Interest in telemedicine among hospitals has reached an all-time high, with many of the most prestigious health systems in the U.S. implementing the technology — and for good reason. Hospitals today face an increasing host of urgent issues. They need to increase patient satisfaction, bridge gaps in care, expand revenue sources, and make care more convenient for patients.
According to the American Hospital Association, “Telehealth increasingly is vital to our health care delivery system, enabling health care providers to connect with patients and consulting practitioners across vast distances.”
Here are three reasons why use of telemedicine is on the rise.
1) Improve profitability.
They need to improve the profitability of their primary care practices. Reducing medical costs is one of the largest reasons why health systems are implementing telemedicine. Reducing medical costs is crucial, especially for hospitals that have become Accountable Care Organizations (ACOs) or that are in the process of becoming an ACO. For these institutions, the mandates to improve patient care and reduce medical costs go hand-in-hand.
One way to reduce costs and improve profitability is to enable physicians to see more patients in less time and improve staff utilization. Telemedicine connects patients to vital health care services through videoconferencing, remote monitoring, electronic consults, and wireless communications. These technologies increase access to physicians and specialists, while removing potential barriers to care.
Many health systems struggle to staff multiple locations with medical specialists, due in large part to high costs and a lack of available personnel. Telemedicine enables health systems to better distribute staff throughout their healthcare facilities and load-balance resources across entire systems, reaching more patients with less strain on specialist resources — all while giving patients access to specialists they may not have had previously.
Provider-to-provider communication also can be improved, which can result in improved patient care and cost savings at the same time.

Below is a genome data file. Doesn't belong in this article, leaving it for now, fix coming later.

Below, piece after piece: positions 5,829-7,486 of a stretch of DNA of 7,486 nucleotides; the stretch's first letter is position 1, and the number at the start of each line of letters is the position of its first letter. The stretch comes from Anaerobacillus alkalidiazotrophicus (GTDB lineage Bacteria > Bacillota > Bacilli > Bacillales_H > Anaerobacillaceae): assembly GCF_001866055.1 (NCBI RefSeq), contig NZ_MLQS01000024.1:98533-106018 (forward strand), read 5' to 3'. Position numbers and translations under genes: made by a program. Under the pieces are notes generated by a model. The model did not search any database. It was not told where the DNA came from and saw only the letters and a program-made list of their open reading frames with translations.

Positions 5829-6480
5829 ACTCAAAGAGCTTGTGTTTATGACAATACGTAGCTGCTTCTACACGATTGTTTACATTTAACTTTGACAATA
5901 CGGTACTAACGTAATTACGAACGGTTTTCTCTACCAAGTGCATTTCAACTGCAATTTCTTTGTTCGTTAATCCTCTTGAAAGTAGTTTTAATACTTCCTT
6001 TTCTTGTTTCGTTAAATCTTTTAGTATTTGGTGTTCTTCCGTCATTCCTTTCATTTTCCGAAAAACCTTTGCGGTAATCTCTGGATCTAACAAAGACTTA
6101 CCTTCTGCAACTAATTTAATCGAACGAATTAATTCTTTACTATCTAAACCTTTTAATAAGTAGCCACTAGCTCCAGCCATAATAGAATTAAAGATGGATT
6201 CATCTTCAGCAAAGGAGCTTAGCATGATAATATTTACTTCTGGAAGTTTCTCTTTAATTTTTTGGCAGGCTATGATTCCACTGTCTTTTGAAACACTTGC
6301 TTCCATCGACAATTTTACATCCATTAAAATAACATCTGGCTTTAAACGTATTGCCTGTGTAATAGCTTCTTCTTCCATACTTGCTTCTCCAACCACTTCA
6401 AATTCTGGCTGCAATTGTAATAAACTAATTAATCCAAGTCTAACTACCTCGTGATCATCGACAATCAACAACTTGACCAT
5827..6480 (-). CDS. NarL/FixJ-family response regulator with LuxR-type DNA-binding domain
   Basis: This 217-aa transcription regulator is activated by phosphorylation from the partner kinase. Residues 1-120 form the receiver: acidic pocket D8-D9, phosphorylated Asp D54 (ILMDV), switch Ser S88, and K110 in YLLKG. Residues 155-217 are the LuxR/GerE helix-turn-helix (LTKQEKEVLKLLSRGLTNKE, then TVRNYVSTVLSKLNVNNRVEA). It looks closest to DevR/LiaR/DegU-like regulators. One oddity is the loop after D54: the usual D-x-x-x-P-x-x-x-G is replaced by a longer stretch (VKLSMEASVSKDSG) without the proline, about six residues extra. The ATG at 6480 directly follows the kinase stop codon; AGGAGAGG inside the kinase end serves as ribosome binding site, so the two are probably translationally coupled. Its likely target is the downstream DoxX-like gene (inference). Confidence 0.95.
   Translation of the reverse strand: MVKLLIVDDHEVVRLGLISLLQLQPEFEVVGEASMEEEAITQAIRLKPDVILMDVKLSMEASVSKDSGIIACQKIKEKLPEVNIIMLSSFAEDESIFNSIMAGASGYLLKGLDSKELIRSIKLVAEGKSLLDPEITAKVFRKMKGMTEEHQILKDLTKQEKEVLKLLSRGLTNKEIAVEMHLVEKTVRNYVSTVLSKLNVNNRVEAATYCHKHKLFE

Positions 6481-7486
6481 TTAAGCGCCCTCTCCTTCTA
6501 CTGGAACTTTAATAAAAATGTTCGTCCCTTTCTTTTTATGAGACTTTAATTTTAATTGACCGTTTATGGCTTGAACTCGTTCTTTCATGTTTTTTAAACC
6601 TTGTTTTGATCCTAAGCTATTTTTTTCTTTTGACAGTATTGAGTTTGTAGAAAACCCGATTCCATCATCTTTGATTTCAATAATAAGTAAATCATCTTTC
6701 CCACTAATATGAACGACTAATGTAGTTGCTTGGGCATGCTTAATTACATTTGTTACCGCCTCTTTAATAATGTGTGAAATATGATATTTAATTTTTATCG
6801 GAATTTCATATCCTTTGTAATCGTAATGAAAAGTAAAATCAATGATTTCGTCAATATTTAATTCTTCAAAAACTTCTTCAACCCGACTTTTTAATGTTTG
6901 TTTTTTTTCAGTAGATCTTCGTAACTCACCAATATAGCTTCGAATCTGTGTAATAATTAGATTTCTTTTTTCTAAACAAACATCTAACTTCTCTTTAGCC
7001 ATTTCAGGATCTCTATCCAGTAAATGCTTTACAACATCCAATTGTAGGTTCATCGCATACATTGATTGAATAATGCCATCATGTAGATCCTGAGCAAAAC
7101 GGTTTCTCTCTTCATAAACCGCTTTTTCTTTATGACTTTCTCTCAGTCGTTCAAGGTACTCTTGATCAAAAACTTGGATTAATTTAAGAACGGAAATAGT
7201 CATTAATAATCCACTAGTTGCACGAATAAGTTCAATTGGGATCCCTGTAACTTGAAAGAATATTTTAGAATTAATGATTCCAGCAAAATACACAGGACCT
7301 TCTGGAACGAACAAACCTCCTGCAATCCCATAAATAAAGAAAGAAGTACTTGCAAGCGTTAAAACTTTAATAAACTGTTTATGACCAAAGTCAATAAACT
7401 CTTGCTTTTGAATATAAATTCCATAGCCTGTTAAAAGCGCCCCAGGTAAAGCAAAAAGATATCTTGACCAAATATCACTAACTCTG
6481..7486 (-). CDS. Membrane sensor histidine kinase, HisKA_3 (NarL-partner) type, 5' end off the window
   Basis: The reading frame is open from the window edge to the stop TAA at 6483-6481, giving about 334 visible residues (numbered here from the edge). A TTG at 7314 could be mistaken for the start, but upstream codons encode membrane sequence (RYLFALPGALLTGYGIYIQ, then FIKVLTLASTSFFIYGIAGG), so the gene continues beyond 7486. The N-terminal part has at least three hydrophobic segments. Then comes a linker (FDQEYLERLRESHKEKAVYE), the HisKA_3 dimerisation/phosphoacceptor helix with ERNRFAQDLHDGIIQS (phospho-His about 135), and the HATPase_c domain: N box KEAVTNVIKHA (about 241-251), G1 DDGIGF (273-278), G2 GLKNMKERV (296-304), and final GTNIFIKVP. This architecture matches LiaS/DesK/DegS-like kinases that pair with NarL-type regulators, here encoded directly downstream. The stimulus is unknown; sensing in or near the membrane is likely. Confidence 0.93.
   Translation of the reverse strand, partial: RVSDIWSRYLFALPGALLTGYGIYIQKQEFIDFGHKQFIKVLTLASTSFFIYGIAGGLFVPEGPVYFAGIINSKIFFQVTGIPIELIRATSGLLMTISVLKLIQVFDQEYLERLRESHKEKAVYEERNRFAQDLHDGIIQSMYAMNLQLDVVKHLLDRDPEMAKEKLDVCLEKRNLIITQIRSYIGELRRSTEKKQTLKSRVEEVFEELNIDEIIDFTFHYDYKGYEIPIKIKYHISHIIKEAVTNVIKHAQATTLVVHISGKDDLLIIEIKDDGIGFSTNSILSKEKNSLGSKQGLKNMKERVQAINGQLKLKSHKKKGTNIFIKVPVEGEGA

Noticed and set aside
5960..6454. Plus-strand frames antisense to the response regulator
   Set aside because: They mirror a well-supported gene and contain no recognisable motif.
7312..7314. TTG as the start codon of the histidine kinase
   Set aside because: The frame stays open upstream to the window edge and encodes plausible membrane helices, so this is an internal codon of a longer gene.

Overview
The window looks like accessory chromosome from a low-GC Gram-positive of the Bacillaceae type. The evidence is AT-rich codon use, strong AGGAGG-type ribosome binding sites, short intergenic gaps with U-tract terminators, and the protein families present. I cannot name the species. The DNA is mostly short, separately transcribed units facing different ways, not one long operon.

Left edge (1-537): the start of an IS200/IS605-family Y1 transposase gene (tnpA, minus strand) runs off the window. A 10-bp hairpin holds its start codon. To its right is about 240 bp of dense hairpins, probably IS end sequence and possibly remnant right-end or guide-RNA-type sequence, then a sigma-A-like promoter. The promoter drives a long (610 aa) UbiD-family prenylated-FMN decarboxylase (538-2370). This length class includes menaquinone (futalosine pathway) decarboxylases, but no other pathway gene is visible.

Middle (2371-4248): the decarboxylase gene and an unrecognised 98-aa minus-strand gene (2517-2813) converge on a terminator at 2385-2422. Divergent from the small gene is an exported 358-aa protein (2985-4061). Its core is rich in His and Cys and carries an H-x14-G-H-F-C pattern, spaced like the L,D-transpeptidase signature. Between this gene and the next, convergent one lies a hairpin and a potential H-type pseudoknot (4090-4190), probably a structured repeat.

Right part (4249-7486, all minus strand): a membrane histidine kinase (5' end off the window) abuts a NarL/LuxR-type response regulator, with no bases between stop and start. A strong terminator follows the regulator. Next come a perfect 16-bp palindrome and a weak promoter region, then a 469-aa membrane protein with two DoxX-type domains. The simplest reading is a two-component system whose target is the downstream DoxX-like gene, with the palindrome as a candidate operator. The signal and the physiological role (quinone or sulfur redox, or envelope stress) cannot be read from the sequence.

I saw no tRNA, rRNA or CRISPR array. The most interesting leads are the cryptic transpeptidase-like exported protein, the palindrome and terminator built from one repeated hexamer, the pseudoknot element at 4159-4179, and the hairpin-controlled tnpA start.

2) Attract and retain patients.
The second reason is that hospitals need to keep new and existing patients in network and ensure that all revenues are captured. Telehealth delivers a better experience that helps attract and retain patients. Patients consistently report high satisfaction with telehealth encounters, so they are more likely to stay with their current plans and networks.
Telemedicine also has the power to connect payers, caregivers, and patients in new ways that enable providers to combine care services into telehealth products, such as treating patients with chronic conditions such as diabetes and hypertension as examples that can be delivered electronically.
3) Reduce readmissions.
Third, through telemedicine, health systems can better engage patients and help reduce readmission rates, which, according to FierceHealthcare, led to $41.3 billion in additional hospital costs — and that was just as of 2014. Telehealth can be a draw for existing patients to stay with their doctors if they can see them more regularly over video, and may also attract new patients beyond the immediate vicinity of that hospital or system. It can also help manage the transition of care.
For many large health systems with multiple campuses and hospitals, care can become fragmented. Telemedicine greatly improves provider-to-provider communication so caregivers can easily share information, resulting in care that is more coordinated and cost effective.
Hospital readmission rates are a big concern today, with huge associated costs. Telemedicine can help reduce readmission rates by enabling doctors, care managers, or pharmacists to see patients over video for follow-up care and care management, an especially important factor for chronically ill and post-surgical patients.
Studies show that patients who participate in their own care have significantly better outcomes. Telemedicine is a powerful tool to increase patient compliance with medication and post-discharge instructions and connect them more easily with physicians and caregivers.
Hospitals that adopt telemedicine can leapfrog the competition, while expanding revenues and increasing cost savings.